As mentioned before, unsustainable aquaculture often involves the use of chemicals and pesticides to control parasites and diseases in densely populated fish farms. These substances can accumulate in the tissues of farmed fish, posing a direct threat to human health when consumed. Heavy metals, such as mercury, and persistent organic pollutants can contaminate the flesh of farmed fish, leading to long-term health risks, including neurotoxicity and developmental issues. Farmed salmon, a popular choice in many markets, has been found to contain higher levels of contaminants, including polychlorinated biphenyls (PCBs) and dioxins, compared to wild-caught salmon. 


The use of antibiotics in aquaculture to prevent and treat diseases in crowded conditions contributes to the development of antibiotic-resistant bacteria. When consumers ingest seafood containing antibiotic residues, it can compromise the effectiveness of antibiotics in treating human infections. The rise of antibiotic resistance is a significant global health concern, and the overuse of antibiotics in aquaculture is a contributing factor. Shrimp farms, in particular, have been known to use antibiotics like oxytetracycline and sulfa drugs, leading to concerns about the presence of antibiotic residues in farmed shrimp.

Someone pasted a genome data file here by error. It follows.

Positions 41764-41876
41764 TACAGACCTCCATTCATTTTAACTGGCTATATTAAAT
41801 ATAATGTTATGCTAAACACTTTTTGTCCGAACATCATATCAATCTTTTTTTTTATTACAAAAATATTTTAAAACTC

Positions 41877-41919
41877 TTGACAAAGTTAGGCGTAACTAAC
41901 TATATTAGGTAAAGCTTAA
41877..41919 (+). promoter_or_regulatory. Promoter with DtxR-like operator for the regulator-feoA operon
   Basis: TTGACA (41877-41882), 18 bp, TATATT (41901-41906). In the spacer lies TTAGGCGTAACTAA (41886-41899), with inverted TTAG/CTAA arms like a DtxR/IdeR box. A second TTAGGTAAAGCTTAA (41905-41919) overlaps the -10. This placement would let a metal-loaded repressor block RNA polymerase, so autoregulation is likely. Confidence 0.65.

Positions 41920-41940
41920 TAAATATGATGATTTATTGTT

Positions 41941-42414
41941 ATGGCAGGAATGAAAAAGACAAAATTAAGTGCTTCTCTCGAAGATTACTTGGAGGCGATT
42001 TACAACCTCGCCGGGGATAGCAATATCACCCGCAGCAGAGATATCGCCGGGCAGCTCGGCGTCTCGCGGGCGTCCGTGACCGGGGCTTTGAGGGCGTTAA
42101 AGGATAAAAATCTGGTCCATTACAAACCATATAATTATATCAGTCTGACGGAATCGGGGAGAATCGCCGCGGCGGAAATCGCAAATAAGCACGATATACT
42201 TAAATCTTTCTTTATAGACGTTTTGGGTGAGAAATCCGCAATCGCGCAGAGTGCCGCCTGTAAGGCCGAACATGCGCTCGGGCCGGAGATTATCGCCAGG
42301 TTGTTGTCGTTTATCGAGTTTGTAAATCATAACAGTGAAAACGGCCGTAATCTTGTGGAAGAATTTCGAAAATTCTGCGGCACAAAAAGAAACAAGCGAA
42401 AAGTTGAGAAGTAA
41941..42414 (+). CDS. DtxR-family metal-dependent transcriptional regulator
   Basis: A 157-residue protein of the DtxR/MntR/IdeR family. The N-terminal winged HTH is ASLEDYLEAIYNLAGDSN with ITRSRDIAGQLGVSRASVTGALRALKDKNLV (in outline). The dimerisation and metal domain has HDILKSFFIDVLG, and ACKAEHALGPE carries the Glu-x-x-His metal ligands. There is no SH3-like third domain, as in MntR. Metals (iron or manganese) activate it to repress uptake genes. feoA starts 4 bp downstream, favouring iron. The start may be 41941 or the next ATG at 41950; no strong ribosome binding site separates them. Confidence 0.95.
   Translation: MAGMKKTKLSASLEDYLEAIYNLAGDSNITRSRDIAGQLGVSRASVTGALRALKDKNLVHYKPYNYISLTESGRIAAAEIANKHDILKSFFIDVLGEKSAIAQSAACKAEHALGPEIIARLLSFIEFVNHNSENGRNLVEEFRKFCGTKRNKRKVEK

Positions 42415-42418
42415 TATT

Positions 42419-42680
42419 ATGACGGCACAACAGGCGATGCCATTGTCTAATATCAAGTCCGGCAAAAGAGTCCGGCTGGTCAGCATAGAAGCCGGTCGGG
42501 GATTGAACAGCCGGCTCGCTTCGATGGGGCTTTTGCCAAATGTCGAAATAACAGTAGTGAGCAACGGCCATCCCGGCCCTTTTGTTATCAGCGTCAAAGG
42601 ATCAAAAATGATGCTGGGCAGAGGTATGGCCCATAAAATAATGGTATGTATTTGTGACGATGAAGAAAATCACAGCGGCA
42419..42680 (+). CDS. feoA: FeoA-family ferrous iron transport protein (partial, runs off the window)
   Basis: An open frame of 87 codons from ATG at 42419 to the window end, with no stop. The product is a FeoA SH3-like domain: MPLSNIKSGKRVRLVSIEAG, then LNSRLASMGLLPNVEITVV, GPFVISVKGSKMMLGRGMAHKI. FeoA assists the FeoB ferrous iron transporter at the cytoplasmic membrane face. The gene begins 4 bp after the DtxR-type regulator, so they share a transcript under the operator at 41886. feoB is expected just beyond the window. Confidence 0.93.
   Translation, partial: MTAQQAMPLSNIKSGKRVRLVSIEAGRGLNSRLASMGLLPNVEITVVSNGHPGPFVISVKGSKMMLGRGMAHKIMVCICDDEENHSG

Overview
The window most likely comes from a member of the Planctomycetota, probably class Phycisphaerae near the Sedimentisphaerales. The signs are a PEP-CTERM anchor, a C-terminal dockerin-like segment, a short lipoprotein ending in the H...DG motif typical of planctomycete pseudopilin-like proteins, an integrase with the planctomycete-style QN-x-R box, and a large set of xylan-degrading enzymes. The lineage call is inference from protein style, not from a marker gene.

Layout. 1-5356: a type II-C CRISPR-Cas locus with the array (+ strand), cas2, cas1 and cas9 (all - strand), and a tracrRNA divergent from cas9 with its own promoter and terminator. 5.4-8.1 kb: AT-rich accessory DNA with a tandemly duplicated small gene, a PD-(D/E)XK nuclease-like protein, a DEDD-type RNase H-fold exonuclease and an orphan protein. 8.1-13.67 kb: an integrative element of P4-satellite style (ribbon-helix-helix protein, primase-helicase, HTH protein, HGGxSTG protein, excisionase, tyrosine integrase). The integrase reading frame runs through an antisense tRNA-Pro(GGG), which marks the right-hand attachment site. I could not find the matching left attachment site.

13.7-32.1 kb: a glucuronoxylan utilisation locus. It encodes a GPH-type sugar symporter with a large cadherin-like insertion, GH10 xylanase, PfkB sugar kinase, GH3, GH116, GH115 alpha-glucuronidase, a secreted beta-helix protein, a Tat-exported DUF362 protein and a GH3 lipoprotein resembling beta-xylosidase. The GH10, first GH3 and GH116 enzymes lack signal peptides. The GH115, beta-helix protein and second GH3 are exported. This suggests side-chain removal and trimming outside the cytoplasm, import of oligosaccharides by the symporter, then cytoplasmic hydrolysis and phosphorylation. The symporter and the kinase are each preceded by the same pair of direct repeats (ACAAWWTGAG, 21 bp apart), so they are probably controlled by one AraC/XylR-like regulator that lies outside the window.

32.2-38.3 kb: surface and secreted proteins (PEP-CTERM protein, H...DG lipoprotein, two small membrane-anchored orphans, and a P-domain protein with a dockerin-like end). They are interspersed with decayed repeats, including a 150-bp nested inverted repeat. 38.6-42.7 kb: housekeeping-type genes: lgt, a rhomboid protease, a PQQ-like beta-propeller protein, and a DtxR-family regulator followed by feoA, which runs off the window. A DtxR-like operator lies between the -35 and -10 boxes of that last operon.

Aquaculture facilities, especially those with poor biosecurity measures, can become breeding grounds for various pathogens. Some of these pathogens are zoonotic, meaning they can be transmitted from animals to humans. Inadequate sanitation and proximity between farmed species create conditions conducive to the spread of diseases that can pose a direct threat to human health. Vibrio bacteria, which can cause illnesses ranging from mild gastroenteritis to severe infections, have been linked to the consumption of contaminated seafood, including farmed shrimp.